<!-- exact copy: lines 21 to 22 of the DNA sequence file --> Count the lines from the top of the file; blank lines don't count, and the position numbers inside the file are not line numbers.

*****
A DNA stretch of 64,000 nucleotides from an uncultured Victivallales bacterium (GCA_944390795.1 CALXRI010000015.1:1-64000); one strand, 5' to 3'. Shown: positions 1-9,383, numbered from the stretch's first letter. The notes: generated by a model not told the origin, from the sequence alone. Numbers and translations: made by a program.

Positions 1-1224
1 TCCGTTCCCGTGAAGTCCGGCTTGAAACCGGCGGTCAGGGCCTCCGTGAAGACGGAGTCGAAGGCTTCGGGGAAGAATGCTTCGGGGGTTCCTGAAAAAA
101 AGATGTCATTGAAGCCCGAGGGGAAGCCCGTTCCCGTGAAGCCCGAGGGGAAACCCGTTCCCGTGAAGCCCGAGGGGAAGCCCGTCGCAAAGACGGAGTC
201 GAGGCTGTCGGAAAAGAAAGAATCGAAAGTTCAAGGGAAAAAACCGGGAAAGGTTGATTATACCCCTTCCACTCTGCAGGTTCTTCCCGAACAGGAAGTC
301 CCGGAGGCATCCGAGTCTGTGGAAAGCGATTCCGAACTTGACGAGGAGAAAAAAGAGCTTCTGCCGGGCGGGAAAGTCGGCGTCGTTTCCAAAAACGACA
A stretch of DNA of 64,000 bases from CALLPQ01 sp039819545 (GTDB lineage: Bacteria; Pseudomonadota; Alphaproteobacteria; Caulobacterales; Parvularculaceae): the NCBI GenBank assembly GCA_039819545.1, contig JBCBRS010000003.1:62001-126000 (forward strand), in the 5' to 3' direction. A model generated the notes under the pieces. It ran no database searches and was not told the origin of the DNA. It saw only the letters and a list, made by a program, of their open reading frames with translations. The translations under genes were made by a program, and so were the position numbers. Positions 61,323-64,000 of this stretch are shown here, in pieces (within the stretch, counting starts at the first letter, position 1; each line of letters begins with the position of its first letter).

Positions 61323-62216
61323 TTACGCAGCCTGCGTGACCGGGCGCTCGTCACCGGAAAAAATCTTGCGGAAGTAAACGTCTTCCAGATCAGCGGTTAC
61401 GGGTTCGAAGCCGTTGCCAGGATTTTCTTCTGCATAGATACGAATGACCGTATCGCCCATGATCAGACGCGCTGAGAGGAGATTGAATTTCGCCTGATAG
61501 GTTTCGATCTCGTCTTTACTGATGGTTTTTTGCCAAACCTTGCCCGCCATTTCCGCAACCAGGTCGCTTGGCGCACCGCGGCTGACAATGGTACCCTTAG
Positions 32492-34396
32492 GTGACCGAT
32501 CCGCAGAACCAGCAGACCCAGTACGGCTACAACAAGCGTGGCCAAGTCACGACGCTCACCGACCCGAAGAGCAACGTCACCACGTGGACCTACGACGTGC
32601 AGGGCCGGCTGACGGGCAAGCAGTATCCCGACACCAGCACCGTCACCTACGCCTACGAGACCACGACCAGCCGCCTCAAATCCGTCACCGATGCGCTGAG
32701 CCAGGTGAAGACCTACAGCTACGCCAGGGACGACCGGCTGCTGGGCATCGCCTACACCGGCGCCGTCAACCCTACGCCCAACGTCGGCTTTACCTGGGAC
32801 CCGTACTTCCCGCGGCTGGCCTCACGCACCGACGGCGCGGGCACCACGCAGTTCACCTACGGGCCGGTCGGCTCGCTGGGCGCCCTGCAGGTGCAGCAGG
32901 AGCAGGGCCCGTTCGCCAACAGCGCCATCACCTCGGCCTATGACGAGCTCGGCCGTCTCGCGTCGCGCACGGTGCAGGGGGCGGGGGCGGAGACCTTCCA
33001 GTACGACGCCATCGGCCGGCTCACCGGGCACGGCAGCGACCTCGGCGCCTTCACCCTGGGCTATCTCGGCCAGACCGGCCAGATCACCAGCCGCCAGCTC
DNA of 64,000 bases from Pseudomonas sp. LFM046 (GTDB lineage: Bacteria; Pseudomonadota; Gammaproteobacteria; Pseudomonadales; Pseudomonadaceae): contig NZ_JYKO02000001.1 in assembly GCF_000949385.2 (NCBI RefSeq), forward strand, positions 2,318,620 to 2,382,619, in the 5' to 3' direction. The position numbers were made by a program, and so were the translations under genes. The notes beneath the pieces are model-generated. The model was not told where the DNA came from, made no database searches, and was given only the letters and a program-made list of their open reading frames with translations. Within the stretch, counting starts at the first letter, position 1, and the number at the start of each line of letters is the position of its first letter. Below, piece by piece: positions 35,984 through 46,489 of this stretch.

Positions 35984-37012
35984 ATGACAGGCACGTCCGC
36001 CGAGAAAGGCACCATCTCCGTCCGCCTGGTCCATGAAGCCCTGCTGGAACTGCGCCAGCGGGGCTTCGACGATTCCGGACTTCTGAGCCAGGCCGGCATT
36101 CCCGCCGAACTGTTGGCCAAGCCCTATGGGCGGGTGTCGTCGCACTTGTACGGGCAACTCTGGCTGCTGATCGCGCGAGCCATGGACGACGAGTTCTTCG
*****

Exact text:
Positions 35984-37012
35984 ATGACAGGCACGTCCGC